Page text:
But, spoiler alert: it wasn’t meant to be. In the taped portion of the final episode, we see Gerry haphazardly break up with Leslie, despite the fact that he told her that he loved her. In the moment, he essentially tells her that she shouldn’t feel like she’s never chosen, to which Leslie iconically said, “Gerry, no offense — I can think whatever the fuck I want.”

Later, in the live studio final portion, Leslie eloquently confronts Gerry for leading her on. In both portions of the episode, Leslie’s identity as a strong Jewish woman was on full display through actions and her Star of David accessory.

Here’s hoping Leslie is the first Jewish Golden Bachelorette and that we get more Hava Nagila water aerobics!

11. In November, Barbra Streisand’s long-awaited memoir “My Name is Barbra” came out. While there are plenty of Jewish moments throughout the book (including all her hot takes about Jewish delis and egg creams), our personal favorite ancedote is about fellow Jewish icon Mandy Patinkin.

More specifically, Barbra spills some serious tea about how he was apparently terrible to work with on “Yentl.” Gasp! According to Babs, a short while into the shoot, Mandy couldn’t look Barbra in the eye during a scene and was acting angrily and rude. She took him into her dressing room to talk to him, where he confessed that he thought she hired him because she wanted to have an affair.

“I looked at him as if he were crazy… 1) I would never have an affair with an actor I was directing, 2) he was married, and 3) I wasn’t at all attracted to him,” Barbra writes. She goes on, “I said, ‘Mandy this kind of behavior can’t continue. I’m prepared to replace you. We’re only two weeks in. I can reshoot all your scenes if you can’t be more professional. I’ve waited fifteen years to realize my dream and I will not let you destroy it.”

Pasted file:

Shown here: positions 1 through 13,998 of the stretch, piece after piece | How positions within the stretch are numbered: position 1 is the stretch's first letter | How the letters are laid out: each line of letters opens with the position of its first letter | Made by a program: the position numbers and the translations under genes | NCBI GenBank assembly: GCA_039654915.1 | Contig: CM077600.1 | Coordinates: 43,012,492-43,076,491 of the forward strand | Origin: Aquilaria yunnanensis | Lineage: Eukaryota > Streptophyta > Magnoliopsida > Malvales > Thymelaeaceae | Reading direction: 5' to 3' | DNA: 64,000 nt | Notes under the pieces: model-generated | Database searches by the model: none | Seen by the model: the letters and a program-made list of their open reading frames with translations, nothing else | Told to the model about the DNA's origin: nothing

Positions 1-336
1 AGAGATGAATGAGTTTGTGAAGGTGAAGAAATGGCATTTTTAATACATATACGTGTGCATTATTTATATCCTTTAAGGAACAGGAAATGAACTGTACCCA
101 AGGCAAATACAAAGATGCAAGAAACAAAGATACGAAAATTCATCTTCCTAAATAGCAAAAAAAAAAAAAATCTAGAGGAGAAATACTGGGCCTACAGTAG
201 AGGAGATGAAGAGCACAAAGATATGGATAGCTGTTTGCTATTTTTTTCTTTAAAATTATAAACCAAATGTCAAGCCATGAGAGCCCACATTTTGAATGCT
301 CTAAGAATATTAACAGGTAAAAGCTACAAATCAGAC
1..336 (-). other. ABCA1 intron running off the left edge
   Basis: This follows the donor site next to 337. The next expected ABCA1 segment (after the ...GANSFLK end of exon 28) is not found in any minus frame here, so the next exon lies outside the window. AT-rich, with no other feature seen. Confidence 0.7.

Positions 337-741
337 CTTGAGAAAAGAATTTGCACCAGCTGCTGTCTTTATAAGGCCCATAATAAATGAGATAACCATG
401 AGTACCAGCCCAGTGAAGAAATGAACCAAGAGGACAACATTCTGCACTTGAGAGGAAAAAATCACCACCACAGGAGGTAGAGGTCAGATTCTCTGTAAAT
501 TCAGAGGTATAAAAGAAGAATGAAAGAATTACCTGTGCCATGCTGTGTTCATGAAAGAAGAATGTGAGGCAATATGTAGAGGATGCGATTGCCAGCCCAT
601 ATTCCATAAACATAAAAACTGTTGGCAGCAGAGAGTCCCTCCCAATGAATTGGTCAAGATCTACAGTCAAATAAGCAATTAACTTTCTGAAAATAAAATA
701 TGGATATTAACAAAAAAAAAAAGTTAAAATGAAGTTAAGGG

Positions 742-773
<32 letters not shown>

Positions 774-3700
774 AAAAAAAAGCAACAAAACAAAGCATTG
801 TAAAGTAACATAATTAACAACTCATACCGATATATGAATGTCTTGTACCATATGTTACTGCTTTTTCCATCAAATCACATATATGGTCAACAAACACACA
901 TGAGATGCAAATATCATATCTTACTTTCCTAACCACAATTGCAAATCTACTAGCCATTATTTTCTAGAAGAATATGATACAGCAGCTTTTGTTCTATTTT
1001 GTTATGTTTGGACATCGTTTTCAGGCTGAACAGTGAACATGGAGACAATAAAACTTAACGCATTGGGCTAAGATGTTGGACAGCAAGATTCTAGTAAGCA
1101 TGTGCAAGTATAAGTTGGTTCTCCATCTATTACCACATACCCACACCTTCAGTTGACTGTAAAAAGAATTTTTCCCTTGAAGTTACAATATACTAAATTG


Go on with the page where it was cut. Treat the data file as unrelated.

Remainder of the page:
Damn, Barbra Streisand did not come to play.

12. In December, we finally got a good Hallmark Hanukkah rom-com in “Round and Round.”

Vic Michaelis in Round and Round
Photo via Hallmark Channel

In the movie, we meet Rachel Landau (Vic Michaelis), a young Jewish woman working in publishing who gets caught in a time loop, reliving the seventh night of Hanukkah again and again. Unfortunately for her, the day isn’t a great one — her boyfriend Adam ditches her family’s Hanukkah party, a mysterious stranger at the train station causes her to drop all of her sufganiyot and the Hanukkah party ends in a fire. We won’t give too much away, of course, but with the help of Zach (Bryan Greenberg), her grandma’s art instructor who scored an invite to the party and also happens to be the stranger from earlier, Rachel goes on a hilarious and heart-warming journey to get out of the time loop and take control of her life. And, since its a rom-com, Rachel might just find some love along the way!

“Round and Round’ gives us what we’ve been missing: a Jewish love story to fall in love with,” our colleague Lior Zaltzman wrote for Kveller. “What makes it so great is that it finally feels like just a really great cheesy romcom that happens to be Jewish. Hanukkah is just another character, among many incredibly charming ones. And it still has all the winning elements of a good Hallmark movie — and a lot of self-awareness — too.”

Here’s to a better 2024! L’chaim!